Ayman Husain – 00:22:44: Yeah, I’m like, look, you’re in a business where you’re creating tools. Like think of the airline industry. Imagine a flight is delayed. If you have a GenAI in the back end, it’ll say this flight is delayed and these people are going to miss their flights. Maybe you should talk to them. Don’t talk to all 300 passengers in the plane. Just talk to these three people that will miss their flight because they’re the most critical in the journey here. But if you are doing it without computers, that the gated tenant will have to look through all the lists, see who’s got a connection, who’s going to miss it, who’s going to be the most upset by it. So you do want to use a GenAI to augment those things. And you’re in a business where you’re creating that sentiment analysis based on that chatbot, get customer service type capability.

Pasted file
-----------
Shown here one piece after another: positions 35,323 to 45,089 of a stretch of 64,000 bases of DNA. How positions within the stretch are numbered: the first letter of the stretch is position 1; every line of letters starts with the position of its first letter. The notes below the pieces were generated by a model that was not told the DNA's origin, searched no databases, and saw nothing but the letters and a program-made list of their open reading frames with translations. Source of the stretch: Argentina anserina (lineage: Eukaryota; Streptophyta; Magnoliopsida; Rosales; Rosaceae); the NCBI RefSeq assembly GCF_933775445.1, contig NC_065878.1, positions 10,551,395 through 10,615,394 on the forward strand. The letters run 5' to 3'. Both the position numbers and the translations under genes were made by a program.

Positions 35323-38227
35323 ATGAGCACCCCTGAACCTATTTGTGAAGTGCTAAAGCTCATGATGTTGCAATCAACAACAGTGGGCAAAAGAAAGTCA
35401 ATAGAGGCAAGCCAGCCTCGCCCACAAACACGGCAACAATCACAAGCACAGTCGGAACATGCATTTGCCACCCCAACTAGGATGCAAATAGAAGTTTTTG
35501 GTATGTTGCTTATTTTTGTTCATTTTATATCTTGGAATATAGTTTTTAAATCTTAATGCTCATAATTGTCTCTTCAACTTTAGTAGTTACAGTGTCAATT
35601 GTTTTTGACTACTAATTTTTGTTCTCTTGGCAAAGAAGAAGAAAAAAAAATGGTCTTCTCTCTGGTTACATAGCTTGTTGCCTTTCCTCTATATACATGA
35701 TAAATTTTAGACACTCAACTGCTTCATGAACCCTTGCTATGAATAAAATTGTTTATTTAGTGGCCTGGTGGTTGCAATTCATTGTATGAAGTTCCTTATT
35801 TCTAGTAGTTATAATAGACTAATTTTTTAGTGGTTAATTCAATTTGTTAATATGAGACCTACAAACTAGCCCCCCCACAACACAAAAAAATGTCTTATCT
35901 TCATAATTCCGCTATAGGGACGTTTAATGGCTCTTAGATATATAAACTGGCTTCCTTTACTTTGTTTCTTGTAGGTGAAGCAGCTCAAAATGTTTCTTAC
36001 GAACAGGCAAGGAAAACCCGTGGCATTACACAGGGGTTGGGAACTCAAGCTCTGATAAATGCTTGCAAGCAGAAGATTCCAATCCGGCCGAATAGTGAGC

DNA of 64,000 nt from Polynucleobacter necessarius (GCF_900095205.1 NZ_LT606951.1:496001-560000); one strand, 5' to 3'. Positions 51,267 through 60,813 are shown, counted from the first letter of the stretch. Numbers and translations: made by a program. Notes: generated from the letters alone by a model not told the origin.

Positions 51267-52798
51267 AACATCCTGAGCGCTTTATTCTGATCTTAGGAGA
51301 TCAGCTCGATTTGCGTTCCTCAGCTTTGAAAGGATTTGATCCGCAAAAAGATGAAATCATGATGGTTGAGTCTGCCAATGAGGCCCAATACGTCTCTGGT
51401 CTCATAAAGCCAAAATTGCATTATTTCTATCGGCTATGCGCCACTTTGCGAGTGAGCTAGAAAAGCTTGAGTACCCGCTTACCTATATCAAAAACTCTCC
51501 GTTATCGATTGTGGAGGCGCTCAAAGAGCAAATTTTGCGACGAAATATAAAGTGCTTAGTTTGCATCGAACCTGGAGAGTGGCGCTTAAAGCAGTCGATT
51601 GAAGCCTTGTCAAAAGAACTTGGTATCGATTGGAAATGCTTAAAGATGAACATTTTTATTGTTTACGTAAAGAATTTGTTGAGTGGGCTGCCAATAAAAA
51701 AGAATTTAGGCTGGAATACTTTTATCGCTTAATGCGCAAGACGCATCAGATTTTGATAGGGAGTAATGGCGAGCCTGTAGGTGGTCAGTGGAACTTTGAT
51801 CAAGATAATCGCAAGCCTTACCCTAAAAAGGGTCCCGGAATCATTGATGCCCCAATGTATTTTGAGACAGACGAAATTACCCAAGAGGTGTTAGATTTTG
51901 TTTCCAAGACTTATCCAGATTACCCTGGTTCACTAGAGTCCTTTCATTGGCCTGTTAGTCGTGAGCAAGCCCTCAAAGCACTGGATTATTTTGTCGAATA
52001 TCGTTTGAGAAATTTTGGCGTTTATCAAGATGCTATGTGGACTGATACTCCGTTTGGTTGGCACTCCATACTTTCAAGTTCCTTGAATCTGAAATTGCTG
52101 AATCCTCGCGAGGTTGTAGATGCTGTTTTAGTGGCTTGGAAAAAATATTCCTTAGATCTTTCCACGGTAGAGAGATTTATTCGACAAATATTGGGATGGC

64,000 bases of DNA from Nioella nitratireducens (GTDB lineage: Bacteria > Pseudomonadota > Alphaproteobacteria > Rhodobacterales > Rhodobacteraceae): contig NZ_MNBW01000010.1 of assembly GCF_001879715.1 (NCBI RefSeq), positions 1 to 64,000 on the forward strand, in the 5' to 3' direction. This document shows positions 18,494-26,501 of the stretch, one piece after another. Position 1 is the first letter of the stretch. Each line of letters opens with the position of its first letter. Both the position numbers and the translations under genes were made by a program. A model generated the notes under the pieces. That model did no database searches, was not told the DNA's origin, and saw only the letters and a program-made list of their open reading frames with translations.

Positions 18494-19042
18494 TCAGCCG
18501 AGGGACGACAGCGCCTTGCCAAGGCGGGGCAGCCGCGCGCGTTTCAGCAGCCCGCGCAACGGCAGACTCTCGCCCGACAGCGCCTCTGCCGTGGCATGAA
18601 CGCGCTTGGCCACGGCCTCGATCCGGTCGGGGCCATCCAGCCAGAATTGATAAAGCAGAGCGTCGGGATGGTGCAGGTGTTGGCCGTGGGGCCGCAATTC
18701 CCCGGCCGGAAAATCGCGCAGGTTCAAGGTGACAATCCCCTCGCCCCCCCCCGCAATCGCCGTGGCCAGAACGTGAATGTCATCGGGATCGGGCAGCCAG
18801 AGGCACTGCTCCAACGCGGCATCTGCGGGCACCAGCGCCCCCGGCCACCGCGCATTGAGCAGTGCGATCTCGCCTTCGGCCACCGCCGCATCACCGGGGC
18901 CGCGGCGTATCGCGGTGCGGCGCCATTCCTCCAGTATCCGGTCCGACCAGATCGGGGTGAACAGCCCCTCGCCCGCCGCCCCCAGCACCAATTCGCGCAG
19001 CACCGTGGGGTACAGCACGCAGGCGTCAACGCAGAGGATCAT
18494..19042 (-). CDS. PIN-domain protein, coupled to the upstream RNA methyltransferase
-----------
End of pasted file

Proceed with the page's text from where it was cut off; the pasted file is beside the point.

TJ – 00:23:17: Exactly. Well, I think just last two questions for today’s session. I think one of the things just changing gear for a second, around just knowing the fact that you definitely believe in these from whatever I have read about you and the things we have captured. Like beyond businesses and industries, Generative AI does have a potential to significantly impact society at large. In what ways can we expect Generative AI to contribute positively to broader societal challenges?